Some interesting results were found when comparing the throughput of TLS 1.2 and TLS 1.3 using an assembly optimized wolfSSL – some good, some bad. This is the last of the blogs discussing the performance differences observed between TLS 1.2 and TLS 1.3 in wolfSSL and how to make the most of them in your applications. There are differences in the way the data is encrypted in TLS 1.2 and 1.3. For some algorithms this makes a noticeable difference.
TLS 1.2 encrypts the plaintext of the message and generates an authentication code on the encrypted data plus additional_data which includes: a 64-bit sequence number, 1 byte content type, 2 byte version and 2 byte length. This is a total of 13 extra bytes in additional_data.
TLS 1.3 encrypts the plaintext of the message plus one byte for the real record type and generates an authentication code on the encrypted data plus the record header of 5 bytes.
For AES-GCM cipher suites the throughput was observed to be slightly increased with the Intel x86 64-bit optimized assembly code. This is due to the number of bytes passed in as additional authentication data (AAD). The AAD bytes are processed separately before encryption and decryption and it turned out processing 5 bytes was faster than 13. The extra byte on the end of the encrypted data did not have a significant impact.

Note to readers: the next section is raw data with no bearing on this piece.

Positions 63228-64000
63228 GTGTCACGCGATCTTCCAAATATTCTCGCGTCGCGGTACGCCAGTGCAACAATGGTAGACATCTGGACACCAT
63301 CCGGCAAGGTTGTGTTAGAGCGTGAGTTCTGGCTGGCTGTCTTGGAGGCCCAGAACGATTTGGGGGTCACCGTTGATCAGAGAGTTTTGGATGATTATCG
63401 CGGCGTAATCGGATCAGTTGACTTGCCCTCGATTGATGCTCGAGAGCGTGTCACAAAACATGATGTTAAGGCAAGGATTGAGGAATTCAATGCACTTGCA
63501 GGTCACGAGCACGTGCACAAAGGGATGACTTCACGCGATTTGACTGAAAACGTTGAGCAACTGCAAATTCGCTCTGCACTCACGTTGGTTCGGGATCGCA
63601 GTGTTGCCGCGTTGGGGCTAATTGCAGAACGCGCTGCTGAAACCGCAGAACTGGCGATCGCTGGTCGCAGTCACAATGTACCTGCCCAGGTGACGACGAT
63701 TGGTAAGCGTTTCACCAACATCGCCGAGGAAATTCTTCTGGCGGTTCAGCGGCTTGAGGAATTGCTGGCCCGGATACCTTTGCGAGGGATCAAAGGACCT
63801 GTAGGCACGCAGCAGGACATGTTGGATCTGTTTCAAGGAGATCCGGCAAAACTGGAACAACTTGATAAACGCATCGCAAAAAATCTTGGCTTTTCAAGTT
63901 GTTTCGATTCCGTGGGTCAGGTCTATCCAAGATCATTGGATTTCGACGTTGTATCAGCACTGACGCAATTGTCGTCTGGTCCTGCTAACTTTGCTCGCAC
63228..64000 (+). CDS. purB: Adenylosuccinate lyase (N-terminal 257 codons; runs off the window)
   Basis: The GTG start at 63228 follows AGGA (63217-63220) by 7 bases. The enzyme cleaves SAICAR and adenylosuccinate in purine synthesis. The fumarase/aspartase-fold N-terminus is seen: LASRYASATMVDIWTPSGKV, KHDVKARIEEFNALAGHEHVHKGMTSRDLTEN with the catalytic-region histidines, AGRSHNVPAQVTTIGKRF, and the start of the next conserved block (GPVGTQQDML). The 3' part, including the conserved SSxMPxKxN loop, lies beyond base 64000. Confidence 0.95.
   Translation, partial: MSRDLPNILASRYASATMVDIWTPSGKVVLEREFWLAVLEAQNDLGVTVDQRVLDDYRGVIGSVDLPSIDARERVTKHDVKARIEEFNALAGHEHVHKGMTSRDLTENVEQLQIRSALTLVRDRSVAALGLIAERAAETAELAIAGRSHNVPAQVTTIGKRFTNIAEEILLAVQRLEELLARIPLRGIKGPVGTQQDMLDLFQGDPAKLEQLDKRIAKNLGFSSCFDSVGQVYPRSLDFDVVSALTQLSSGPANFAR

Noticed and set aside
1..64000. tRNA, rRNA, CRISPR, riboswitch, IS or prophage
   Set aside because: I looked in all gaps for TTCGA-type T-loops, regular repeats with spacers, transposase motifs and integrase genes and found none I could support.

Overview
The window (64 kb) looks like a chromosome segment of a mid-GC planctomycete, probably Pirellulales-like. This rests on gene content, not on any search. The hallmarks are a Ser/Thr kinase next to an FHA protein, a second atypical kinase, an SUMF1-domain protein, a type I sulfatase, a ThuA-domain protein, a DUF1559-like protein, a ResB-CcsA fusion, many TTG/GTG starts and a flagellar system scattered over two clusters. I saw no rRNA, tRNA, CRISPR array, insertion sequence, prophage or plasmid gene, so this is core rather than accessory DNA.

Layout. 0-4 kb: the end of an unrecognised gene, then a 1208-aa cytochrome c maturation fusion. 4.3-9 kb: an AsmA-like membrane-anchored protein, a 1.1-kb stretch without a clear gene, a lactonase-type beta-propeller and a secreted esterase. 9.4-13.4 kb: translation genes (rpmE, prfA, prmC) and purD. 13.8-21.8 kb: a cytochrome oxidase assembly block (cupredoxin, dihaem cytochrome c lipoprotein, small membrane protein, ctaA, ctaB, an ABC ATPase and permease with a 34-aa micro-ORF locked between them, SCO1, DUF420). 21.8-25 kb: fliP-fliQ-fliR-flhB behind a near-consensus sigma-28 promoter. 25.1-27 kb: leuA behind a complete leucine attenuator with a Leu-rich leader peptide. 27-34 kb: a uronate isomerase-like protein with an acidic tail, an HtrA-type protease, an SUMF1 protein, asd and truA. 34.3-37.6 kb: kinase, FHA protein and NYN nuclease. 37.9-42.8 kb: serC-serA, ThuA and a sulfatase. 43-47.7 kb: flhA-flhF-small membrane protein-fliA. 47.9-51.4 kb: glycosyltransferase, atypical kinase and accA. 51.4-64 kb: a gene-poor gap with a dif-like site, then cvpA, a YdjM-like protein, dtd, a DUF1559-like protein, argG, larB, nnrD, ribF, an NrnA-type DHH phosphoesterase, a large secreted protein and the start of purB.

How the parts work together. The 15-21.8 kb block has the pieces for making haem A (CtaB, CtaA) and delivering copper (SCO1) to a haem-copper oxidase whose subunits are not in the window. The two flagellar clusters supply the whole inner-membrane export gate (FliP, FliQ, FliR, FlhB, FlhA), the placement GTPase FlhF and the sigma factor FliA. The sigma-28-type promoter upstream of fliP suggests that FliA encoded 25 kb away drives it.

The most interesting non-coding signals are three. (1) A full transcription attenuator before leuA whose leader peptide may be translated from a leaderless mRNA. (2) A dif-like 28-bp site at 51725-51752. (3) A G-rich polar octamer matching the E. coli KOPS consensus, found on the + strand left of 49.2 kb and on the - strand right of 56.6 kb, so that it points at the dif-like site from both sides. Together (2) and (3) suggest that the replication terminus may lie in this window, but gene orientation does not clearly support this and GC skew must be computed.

For Chacha20-Poly1305 the different size of data passed in as AAD has no significant impact as the data is placed into a 16 byte block and padded before being processed. But, the extra byte at the end of the plaintext did impact the Chacha20 and Poly1305 performance. For Poly1305, the extra byte resulted in an extra 16 byte block being processed. In total this had about a 3-5% impact on throughput with the Intel x86 64-bit optimized assembly code.
TLS 1.3 has better throughput when using AES-GCM and is another reason to change. For maximum throughput consider sending one less than the maximum plaintext size, by default 16384 bytes, in an application data message. This will have a positive impact for both AES-GCM and Chacha20-Poly1305 cipher suites.
Part 1 (TLS 1.3 Performance – Resumption)
Part 2 (TLS 1.3 Performance – Full Handshake)
Part 3 (TLS 1.3 Performance – Pre-Shared Key (PSK))
Part 4 (TLS 1.3 Performance – Server Pre-Generation)
Part 5 (TLS 1.3 Performance – Client-Server Authentication)